“It is extremely upsetting to know that people are still experiencing what my son Sam went through. Sam was at Winterbourne View and was restrained 45 times over a 6 month period, as well as being emotionally tormented by staff there. When he returned home the son I knew was barely recognisable. We, the families, want to see the government and NHS England doing everything in their power to bring about change. After so many false starts I will only believe things are getting better when we finally see more people with learning disability and behaviour that could be described as challenging moving out of assessment and treatment units.”
Notes to editors
The Learning Disability Census provides an individual record-level snapshot of inpatients with learning disabilities, autistic spectrum disorder and/or behaviour that challenges, and the services they receive, for patients who were inpatients in NHS and independent sector services at midnight on 30 September 2015.
For further information or to arrange interviews, please contact email@example.com or 020 7696 6950.
There are 1.4 million people with a learning disability in the UK. Mencap works to support people with a learning disability, their families and carers by fighting to change laws, improve services and access to education, employment and leisure facilities. Mencap supports thousands of people with a learning disability to live their lives the way they want.
For advice and information about learning disability and Mencap services in your area, contact Mencap Direct on 0808 808 1111 (9am-5pm, Monday-Friday) or email firstname.lastname@example.org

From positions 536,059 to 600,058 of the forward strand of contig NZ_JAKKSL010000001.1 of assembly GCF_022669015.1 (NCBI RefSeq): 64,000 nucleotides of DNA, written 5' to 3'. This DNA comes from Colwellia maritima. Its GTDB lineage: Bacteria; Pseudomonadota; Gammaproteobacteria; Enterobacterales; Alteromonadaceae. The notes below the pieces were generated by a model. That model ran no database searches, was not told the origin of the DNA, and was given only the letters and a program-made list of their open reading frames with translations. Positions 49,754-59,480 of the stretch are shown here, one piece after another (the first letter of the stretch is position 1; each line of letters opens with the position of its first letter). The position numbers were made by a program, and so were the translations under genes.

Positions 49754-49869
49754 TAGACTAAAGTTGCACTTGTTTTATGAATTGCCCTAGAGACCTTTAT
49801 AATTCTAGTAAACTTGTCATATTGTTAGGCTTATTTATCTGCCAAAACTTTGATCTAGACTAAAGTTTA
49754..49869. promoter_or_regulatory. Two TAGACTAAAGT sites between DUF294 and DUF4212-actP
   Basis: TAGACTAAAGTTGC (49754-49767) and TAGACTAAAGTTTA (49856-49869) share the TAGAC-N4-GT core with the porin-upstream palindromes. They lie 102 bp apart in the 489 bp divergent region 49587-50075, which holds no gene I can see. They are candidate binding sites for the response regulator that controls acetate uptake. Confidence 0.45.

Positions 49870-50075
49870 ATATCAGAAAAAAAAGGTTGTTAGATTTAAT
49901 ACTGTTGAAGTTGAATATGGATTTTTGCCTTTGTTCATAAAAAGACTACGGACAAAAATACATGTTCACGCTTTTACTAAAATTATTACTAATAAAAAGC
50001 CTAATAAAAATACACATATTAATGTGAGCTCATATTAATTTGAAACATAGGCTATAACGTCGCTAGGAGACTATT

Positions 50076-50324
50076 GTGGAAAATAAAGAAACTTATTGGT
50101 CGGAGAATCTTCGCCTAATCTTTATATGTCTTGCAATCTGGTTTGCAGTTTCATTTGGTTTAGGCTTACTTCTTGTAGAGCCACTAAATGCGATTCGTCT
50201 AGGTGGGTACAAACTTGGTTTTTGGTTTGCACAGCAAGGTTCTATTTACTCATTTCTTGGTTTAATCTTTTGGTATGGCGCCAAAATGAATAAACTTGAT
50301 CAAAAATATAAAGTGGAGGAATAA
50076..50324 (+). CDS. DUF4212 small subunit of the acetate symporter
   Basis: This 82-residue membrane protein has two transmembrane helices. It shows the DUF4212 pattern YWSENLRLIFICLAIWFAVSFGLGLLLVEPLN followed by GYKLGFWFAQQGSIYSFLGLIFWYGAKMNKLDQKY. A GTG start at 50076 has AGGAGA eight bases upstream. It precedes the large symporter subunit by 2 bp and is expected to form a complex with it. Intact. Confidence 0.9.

About The Challenging Behaviour Foundation
The Challenging Behaviour Foundation (CBF) is an independent charity providing information, support and workshops around challenging behaviour associated with severe learning disabilities to families and professionals. The CBF leads the ‘Challenging Behaviour National Strategy Group’ which seeks to influence policy and practice nationally and has developed the Challenging Behaviour Charter.
The Challenging Behaviour Foundation was founded in 1997 by Vivien Cooper, parent of a son with severe learning disabilities who displays behaviour described as challenging. Today the Challenging Behaviour Foundation is in regular contact with over 5000 families and professionals across the UK. There are an estimated 30,000 individuals in England with severe learning disabilities and behaviour described as challenging.
About learning disability
A learning disability is a reduced intellectual ability, which can cause problems with everyday tasks – for example shopping and cooking, or travelling to new places – which affects someone for their whole life.
People with a learning disability can take longer to learn new things and may need support to develop new skills, understand difficult information and engage with other people. The level of support someone needs is different with every individual. For example, someone with a severe learning disability might need much more support with daily tasks than someone with a mild learning disability.
Learning disability is not a mental illness or a learning difficulty, like dyslexia. Very often the term ‘learning difficulty’ is wrongly used interchangeably with ‘learning disability’.